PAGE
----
Atlantis: Buried under a swampy area in the vicinity of Donana park in southern Spain?
Atlantis was a city with a developed technology and architecture. It had great military and naval power and the most advanced social stucture of ancient times. These of course we know through the description that left us by Plato.
Where is Atlantis?
Also through Plato we know that Atlantis was at the end of the known world, beyond the Pillars of Hercules (Gibraltar). The greek philosopher, Plato, brought to the world, the story of the lost continent of Atlantis. His story began to unfold for him around 355 B.C. He wrote about this land called Atlantis in two of his dialogues, Timaeus and Critias, around 370 B.C. Plato stated that the continent lay in the Atlantic Ocean near the Straits of Gibraltar until its destruction 10,000 years previous.
There is much evidence that the story of Atlantis is not a myth and the famous city lies buried under a swampy area in the vicinity of Donana park in southern Spain.
Andalusia is a region in modern day southern Spain which once included the “lost” city of Tartessos, which disappeared in the 6th century BC. The Tartessians were traders known to the Ancient Greeks who knew of their legendary king Arganthonios. The Andalusian hypothesis was originally developed by the Spanish author Juan de Mariana and the Dutch author Johannes van Gorp (Goropius Becanus), both of the 16th century, later by Jose Pellicer de Ossau y Tovar in 1673, who suggested that the metropolis of Atlantis was between the islands Mayor and Menor, located almost in the center of the Doñana Marshes, and expanded upon by Juan Fernández Amador y de los Ríos in 1919, who suggested that the metropolis of Atlantis was located precisely where today are the ‘Marismas de Hinojo‘.These claims were made again in 1922 by the German author Adolf Schulten, and further propagated by Otto Jessen, Richard Hennig, Victor Berard, and Elena Wishaw in the 1920s. The suggested locations in Andalusia lie outside the Pillars of Hercules, and therefore beyond but close to the Mediterranean itself.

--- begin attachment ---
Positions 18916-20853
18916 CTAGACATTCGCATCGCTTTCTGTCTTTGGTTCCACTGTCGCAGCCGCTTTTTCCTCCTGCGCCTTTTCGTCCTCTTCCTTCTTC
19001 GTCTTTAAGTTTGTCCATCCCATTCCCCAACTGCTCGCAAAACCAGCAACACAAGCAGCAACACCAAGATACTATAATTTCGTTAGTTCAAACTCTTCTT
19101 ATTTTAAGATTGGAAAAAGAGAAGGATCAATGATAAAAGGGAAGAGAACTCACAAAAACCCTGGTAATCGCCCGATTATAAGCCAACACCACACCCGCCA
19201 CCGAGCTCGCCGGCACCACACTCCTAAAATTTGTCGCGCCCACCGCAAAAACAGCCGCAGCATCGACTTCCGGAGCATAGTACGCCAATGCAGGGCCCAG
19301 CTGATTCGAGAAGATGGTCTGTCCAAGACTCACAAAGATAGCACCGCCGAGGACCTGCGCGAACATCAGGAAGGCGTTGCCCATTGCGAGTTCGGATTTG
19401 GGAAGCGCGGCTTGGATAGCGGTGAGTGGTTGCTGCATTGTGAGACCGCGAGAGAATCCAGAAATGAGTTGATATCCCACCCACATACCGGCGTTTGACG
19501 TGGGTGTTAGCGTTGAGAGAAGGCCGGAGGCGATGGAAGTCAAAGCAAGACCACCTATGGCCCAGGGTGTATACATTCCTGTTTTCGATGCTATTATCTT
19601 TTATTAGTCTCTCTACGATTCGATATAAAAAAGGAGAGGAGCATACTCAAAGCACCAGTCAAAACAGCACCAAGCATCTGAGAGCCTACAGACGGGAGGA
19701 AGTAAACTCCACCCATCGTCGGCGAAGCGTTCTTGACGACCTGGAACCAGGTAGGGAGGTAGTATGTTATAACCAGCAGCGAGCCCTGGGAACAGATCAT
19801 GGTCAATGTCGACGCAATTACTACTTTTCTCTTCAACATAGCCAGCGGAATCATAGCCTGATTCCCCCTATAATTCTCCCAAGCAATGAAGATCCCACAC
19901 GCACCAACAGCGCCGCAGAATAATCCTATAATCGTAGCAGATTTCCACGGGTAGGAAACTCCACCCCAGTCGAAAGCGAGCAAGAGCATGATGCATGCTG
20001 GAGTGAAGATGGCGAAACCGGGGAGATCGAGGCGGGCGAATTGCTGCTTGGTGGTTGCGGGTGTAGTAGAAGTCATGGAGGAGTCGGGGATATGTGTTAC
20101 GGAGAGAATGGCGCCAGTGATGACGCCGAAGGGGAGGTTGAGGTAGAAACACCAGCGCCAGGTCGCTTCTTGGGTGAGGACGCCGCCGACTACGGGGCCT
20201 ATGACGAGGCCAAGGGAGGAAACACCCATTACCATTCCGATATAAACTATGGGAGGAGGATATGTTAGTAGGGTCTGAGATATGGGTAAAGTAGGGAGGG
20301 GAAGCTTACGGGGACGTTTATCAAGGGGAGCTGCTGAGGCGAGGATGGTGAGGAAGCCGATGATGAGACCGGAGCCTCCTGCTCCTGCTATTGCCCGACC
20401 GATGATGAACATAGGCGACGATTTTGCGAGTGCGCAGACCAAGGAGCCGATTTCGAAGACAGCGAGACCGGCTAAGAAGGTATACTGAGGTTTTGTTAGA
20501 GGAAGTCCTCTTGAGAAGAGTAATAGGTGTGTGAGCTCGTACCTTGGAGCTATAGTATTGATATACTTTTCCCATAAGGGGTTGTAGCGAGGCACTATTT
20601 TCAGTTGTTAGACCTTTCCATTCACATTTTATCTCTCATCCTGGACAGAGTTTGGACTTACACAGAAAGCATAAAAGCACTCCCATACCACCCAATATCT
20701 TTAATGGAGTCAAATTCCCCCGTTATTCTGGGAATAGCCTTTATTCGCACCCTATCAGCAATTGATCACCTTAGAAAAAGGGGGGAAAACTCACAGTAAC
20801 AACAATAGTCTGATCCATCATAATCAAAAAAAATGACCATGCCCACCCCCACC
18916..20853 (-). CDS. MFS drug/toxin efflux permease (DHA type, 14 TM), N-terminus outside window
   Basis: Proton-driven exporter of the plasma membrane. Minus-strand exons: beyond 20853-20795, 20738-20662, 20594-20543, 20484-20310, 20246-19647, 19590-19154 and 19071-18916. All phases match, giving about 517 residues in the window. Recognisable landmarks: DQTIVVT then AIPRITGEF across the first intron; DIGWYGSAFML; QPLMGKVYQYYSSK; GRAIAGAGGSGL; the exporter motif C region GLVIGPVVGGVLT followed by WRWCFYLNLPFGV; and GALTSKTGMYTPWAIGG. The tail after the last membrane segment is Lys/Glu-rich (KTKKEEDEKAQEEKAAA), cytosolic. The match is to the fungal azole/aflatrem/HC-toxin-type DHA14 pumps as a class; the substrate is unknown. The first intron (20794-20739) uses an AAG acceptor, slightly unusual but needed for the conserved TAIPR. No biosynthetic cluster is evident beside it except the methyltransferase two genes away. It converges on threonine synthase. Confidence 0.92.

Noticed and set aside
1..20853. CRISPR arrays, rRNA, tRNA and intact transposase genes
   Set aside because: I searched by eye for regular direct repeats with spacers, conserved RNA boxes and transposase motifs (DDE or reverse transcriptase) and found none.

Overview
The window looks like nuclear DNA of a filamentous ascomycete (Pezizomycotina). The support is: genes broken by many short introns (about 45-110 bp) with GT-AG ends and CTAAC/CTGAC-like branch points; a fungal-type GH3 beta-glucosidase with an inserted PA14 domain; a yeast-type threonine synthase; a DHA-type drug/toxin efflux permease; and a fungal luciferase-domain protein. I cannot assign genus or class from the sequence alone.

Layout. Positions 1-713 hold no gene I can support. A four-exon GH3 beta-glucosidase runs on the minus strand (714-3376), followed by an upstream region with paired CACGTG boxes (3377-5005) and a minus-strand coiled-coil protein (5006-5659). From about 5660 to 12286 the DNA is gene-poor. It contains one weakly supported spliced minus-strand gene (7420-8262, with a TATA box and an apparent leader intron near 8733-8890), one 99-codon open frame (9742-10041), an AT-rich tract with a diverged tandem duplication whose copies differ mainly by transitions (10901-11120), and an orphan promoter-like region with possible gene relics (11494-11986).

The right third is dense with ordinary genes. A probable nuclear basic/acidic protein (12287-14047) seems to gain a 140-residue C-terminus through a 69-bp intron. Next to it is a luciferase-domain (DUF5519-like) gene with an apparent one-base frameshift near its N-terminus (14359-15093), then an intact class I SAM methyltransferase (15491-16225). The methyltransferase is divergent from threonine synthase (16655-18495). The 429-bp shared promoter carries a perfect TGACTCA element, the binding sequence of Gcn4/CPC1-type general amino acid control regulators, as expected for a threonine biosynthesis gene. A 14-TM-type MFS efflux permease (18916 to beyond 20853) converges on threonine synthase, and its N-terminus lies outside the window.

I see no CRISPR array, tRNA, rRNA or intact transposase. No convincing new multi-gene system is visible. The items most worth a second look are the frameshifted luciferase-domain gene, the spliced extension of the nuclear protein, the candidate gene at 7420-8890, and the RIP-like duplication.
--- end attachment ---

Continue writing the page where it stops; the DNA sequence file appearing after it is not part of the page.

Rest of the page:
In 2005, based upon the work of Adolf Schulten, the German teacher Werner Wickboldt also claimed this to be the location of Atlantis. Wickboldt suggested that the war of the Atlanteans refers to the war of the Sea Peoples who attacked the Eastern Mediterranean countries around 1200 BC and that the Iron Age city of Tartessos may have been built at the site of the ruined Atlantis. In 2000, Georgeos Diaz-Montexano published an article explaining his belief that Atlantis was located somewhere between Andalusia and Morocco. An Andalusian location was also supported by Rainer W. Kühne in his article that appeared in the journal Antiquity. According to Wickboldt, Satellite images show two rectangular shapes on the tops of two small elevations inside the marsh of Doñana which he hypothesizes are the “temple of Poseidon” and “the temple of Cleito and Poseidon”. On satellite images parts of several “rings” are recognizable, similar in their proportion with the ring system by Plato. It is not known if any of these shapes are natural or manmade and archaeological excavations are planned. Geologists have shown that the Doñana National Park experienced intense erosion from 4000 BC until the 9th century AD, where it became a marine environment. For thousands of years until the Medieval Age, all that occupied the area of the modern Marshes Doñana was a gulf or inland sea-arm, but there was not even a small island with sufficient space to house a small village.
In 2011, a team led by Richard Freund claimed to have found strong evidence for the location in Doñana National Park based on underground and underwater surveys, and the existence of what they characterized as “memorial cities” rebuilt in Atlantis’s image. Spanish scientists have dismissed Freund’s claims claiming that he was sensationalising their work. The anthropologist Juan Villarías-Robles, who works with the Spanish National Research Council, said “Richard Freund was a newcomer to our project and appeared to be involved in his own very controversial issue concerning King Solomon’s search for ivory and gold in Tartessos, the well documented settlement in the Donaña area established in the first millennium BC” and described his claims as ‘fanciful’.
Simcha Jacobovici, involved in the production of a documentary on Freund’s work for the National Geographic Channel, stated that the biblical Tarshish (which he believes is the same as Tartessos) was Atlantis, and that “Atlantis was hiding in the Tanach”.